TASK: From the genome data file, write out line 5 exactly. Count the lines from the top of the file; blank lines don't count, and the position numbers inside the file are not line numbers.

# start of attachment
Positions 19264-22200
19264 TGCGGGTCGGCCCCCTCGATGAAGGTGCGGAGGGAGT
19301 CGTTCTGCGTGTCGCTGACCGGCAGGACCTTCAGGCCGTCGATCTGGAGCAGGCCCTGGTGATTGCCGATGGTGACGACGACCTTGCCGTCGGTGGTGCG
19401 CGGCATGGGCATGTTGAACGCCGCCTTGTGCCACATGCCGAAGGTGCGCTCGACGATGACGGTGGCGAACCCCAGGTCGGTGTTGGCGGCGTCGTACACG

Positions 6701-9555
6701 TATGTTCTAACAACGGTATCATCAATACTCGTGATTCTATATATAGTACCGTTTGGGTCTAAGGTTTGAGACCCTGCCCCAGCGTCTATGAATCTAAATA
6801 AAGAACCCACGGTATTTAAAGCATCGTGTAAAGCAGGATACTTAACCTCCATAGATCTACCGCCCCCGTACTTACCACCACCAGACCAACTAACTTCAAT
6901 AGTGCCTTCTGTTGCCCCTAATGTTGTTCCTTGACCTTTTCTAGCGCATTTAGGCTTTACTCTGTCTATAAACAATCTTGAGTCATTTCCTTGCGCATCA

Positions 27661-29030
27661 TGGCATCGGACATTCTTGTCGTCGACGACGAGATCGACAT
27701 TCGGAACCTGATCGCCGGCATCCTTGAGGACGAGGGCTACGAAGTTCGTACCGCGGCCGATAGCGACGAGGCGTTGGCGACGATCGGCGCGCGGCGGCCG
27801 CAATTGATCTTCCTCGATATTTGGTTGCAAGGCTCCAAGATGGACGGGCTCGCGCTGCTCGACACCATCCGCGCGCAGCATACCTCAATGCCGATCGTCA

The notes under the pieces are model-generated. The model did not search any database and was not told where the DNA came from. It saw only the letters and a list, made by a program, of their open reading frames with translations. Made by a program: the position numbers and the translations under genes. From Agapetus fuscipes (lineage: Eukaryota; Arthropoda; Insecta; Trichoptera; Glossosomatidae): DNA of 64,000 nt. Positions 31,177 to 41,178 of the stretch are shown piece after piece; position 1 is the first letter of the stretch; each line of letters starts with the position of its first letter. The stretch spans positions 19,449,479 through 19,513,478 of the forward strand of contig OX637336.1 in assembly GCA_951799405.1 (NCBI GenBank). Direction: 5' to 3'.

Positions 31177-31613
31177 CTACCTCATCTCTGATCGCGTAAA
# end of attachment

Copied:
Positions 6701-9555